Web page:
Last December, 27 men in Limerick, Ireland, were charged with trying to engage the services of a prostitute. These men were caught as the result of a police initiative – the oddly named, Operation Freewheel – and the ‘prostitutes’ were, of course, all undercover cops (or ‘Guards’ as we call them here in Ireland).
21 of the men pleaded guilty and were fined 470 euro each, to be paid to a local NGO that works with immigrants. The remaining 6 men contested the charge and their cases are pending.
In the great scheme of things this is a pretty petty crime. Seedy and unpleasant but petty. Nobody would ordinarily care that much. Except for one thing – the national papers published the names of the men involved.
Lots of people thought it was outrageous that these names be published. Local papers didn’t publish the names – they too thought that it was wrong to name the men.
I was amazed at the controversy. If 27 men were charged with theft or traffic offenses or fraud nobody would object to their names being published. Nobody would say – ‘What about their families?’ or ‘It’s not fair on their wives and children.’ I imagine that the spouses and children of anybody who commits any crime are embarrassed by the actions of their relative. So –
Why is this crime different to other crimes?
Who exactly will think badly of their wives and children?
If the answer to that question is – People. Then that begs another question –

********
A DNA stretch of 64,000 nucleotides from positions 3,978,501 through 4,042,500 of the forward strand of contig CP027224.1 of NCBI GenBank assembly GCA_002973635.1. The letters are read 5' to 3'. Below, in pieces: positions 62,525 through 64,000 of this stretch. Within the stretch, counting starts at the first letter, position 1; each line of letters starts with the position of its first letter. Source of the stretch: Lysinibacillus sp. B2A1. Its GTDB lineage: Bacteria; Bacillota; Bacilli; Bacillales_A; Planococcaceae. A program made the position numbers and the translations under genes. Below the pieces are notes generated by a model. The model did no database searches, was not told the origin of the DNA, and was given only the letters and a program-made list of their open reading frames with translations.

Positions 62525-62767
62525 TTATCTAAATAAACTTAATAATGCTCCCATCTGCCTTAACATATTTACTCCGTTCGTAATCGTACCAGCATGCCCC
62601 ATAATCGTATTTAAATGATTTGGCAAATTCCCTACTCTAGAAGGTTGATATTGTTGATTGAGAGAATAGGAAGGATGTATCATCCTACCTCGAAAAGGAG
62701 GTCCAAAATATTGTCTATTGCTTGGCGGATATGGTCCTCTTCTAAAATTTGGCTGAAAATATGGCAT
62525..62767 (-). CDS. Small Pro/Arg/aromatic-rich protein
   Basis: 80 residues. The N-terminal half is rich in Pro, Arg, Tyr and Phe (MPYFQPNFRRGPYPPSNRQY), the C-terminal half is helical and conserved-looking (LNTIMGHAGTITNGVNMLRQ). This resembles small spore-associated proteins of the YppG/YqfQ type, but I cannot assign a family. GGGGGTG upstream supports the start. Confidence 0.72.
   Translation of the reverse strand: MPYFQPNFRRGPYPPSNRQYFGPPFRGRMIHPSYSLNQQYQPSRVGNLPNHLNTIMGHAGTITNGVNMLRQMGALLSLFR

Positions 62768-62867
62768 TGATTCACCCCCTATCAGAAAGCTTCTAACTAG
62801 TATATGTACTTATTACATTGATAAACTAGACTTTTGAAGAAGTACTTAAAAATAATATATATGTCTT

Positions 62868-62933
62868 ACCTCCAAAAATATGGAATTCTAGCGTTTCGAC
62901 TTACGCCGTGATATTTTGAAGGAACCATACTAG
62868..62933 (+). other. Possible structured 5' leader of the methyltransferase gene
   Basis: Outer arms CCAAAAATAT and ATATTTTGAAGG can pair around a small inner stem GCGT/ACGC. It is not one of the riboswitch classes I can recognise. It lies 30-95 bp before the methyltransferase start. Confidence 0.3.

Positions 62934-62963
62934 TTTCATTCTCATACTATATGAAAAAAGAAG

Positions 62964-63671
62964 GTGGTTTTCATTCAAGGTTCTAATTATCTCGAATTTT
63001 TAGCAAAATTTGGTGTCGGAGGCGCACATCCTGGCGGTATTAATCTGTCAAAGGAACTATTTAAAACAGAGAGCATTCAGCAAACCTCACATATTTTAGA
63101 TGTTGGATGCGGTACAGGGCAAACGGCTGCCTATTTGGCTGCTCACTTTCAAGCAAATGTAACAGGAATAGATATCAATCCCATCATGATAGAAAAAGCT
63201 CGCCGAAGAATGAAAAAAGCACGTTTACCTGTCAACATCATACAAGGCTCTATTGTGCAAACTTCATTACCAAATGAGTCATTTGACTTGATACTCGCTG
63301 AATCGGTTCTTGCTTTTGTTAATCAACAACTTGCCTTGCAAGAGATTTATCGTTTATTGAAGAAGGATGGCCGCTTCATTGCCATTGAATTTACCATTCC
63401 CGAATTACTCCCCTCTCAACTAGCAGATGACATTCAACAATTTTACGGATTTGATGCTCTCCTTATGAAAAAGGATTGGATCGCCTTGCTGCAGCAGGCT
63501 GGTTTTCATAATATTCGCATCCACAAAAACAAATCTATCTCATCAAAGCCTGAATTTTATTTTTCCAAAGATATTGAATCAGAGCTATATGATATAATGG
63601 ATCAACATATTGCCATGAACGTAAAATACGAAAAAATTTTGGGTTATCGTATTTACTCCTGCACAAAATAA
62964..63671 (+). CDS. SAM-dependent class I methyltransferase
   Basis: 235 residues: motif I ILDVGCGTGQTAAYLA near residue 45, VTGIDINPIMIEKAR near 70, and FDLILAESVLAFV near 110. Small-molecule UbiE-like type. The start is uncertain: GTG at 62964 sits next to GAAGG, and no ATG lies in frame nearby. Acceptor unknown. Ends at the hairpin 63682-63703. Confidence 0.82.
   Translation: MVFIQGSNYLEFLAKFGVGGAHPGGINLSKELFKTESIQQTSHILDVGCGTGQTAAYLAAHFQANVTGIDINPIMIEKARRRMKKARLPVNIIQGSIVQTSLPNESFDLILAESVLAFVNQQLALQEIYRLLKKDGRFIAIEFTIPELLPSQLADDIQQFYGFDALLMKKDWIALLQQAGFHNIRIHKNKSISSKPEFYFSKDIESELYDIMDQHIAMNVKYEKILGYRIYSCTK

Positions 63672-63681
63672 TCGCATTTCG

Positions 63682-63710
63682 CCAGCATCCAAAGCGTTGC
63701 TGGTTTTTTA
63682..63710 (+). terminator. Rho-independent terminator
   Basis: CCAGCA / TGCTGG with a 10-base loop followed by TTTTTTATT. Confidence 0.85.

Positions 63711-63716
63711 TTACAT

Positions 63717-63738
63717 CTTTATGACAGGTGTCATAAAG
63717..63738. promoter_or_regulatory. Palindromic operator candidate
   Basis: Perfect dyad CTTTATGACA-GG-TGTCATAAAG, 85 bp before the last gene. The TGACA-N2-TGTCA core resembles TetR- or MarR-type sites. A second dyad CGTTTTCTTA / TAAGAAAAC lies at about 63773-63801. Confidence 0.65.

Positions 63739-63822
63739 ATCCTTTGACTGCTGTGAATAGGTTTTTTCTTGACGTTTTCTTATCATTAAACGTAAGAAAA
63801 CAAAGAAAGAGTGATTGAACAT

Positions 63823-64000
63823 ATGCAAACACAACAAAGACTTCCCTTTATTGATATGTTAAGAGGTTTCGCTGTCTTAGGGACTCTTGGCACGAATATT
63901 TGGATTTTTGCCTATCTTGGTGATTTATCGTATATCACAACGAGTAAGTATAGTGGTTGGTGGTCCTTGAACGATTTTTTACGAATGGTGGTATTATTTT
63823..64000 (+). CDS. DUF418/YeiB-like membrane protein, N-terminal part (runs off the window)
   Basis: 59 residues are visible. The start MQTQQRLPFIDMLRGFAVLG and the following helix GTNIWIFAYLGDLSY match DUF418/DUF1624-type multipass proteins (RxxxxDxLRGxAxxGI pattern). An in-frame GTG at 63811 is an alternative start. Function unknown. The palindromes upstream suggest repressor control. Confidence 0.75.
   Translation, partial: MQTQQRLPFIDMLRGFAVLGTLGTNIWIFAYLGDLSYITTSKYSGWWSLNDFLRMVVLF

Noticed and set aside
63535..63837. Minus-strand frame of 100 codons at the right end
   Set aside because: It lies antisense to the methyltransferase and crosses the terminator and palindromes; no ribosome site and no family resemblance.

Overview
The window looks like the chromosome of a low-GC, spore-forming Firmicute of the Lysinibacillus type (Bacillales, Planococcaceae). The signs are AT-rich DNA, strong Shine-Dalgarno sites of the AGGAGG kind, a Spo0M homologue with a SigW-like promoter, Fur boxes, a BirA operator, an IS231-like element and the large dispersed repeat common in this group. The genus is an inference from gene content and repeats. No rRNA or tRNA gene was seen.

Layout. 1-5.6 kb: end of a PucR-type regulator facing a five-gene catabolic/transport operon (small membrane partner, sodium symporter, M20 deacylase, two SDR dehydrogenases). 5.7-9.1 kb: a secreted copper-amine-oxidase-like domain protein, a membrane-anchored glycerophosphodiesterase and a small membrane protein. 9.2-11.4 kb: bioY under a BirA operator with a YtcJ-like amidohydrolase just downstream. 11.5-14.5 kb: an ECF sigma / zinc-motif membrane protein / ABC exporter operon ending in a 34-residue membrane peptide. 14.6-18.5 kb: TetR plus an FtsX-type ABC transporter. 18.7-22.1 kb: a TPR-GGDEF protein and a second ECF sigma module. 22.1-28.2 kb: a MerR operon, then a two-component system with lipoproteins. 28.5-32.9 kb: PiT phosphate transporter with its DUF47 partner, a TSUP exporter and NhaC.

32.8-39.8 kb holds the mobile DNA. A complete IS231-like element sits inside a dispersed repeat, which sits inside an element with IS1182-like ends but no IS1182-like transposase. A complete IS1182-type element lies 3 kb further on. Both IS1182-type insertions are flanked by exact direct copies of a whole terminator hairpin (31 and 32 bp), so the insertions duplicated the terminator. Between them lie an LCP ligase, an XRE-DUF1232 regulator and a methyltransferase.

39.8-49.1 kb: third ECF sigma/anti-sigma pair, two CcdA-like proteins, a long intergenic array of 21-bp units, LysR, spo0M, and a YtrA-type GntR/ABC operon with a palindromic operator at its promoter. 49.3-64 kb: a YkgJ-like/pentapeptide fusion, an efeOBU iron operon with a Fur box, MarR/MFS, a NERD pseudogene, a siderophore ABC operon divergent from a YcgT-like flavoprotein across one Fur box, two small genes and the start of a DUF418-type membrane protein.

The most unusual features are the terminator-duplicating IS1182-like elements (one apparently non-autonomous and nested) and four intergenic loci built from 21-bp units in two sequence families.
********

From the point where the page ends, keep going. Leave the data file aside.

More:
Who are these people?
Surely they are us?
Surely we can choose not to think badly of these families? As they have done absolutely nothing wrong that should be easy.
Surely if we (the people) do this then we can stop that particular consequence for the innocent families?
We speak about the people who make these judgements and do the gossiping as if they are a tribe of strangers who aren’t subject to our influence or control. As if we’d truly like them to stop this bad, judgmental carry-on but have no power to make them desist. The thing is, this isn’t the case. There aren’t other unnamed, anonymous but extremely powerful people running around out there making these unfair judgements.
We’re the people these families dread.
We’re the people they believe think badly of them – though they have committed no crime.
The buck really does stop with us.
The power is completely ours.
We can clear our heads and discern between right and wrong. We all know how to do this – it’s a natural capacity. If we do that, then the innocent may still get hurt but we won’t add to their suffering. If we do that, we will be able to apply our laws in such a way that justice is done all round.
We can do this. Immediately and without training or qualification. We can stop this unnecessary suffering and the suffering of all families in similar positions. It isn’t someone else’s job, it’s a job that belongs to all of us ordinary people. There is only one thing we need in order to succeed at this –
We have to start thinking for ourselves.